Baker Commission Report Is Only A Prescription For Total Failure In Iraq
As I understand it from the presentations this morning, there are four main parts of this ungainly report of a bipartisan committee:
1--Reduce American combat troops in Iraq by early in 2008.
2--Train the Iraqi government and its military and police to take over.
3--Enter into talks with such enemies as Syria and Iran, both Fascist governments, to reach a Middle East settlement.
4--Exclude Israel from talks on its own future, while consulting the enemies of Israel.
This is basically what Lord Halifax told Winston Churchill in 1940 when he proposed entering into talks with Hitler. It would mean defeat in war just as surely now, as it did then. Churchill said no, then, and packed Halifax off to Washington as British ambassador.
To answer, the four major recommendations point by point.
First, U.S. combat forces are the only thing keeping any handle on a bad situation. To the extent they are removed, it will only grow more untenable.
Second, the Iraqi "government," troops and police are completely incapable of righting the situation. More training will not change that. They are simply not to be relied upon, if we are to prevent Iraq from falling into terrorist, or Iranian, hands.
Third, there is no point in talking with Iran or Syria when they are determined to oust the U.S. from the region, take over Lebanon and destroy Israel. Talking with them will only facilitate them in the realization of these goals. Further, it will sell out such U.S. allies as Saudi Arabia, Kuwait and Jordan, which are, in fact, protectorates of the U.S. It would jeopardize vital oil supplies from the Persian Gulf.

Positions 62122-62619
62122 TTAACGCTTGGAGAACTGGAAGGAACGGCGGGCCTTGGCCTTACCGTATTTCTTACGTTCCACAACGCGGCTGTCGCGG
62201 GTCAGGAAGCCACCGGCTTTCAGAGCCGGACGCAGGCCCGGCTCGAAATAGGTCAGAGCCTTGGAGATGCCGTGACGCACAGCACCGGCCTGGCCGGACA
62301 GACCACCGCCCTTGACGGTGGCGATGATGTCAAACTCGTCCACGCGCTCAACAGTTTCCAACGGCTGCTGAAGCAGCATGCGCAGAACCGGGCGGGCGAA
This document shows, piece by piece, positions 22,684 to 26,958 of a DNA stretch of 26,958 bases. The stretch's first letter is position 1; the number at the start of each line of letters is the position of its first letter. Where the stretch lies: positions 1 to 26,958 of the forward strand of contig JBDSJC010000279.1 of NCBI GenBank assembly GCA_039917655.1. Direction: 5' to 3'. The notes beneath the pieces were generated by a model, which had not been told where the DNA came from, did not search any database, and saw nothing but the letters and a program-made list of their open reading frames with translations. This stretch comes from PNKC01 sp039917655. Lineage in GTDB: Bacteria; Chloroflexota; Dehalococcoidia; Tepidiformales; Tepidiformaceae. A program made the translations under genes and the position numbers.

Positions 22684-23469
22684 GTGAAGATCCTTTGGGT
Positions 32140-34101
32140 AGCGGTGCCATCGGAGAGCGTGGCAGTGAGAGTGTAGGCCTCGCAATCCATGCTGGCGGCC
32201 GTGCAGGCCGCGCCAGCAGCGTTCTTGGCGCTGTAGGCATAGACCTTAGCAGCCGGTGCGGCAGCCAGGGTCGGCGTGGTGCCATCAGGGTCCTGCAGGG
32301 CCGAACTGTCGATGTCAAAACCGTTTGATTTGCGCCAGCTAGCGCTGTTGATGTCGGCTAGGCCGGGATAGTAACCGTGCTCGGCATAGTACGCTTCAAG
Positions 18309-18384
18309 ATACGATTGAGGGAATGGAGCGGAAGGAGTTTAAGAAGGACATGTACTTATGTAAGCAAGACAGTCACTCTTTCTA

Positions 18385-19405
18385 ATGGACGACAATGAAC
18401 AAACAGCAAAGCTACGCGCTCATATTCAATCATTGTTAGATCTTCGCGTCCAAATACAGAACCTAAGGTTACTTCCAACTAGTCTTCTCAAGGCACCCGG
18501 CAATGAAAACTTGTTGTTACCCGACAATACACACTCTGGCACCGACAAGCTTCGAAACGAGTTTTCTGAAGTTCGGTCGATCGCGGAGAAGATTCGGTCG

Fourth, it is utterly unfair to Israel and fully proves the old suspicion that Baker is an anti-Semite, determined to destroy the relationship between the U.S. and Israel.
In asking that we enter into talks with Iran without putting their plans to develop nuclear weapons even on the table, James Baker has shown himself to be a craven appeasement advocate. He should never be permitted to work for the U.S. government again.
It is very unpopular to recognize we are in a war, and that it is one it is vital to win. But we have to do that.
No question, President Bush is under pressure, and he will be pushed now by some Democrats and Republicans in Congress to embark down the path that the Baker Commission has advocated. If he does, he will surely destroy any reputation he has left and accept a devastating defeat for the United States of America. He will perhaps fatally compromise the security of the American people. This report is a blueprint for weakness. It should be tossed into the trash can.
What can we do? I have a lot more confidence in the U.S. military and the new Secretary of Defense, Robert Gates, to make adjustments and pursue the war.
Meanwhile, events in the next few months will relegate this hapless commission into the dustbin of history.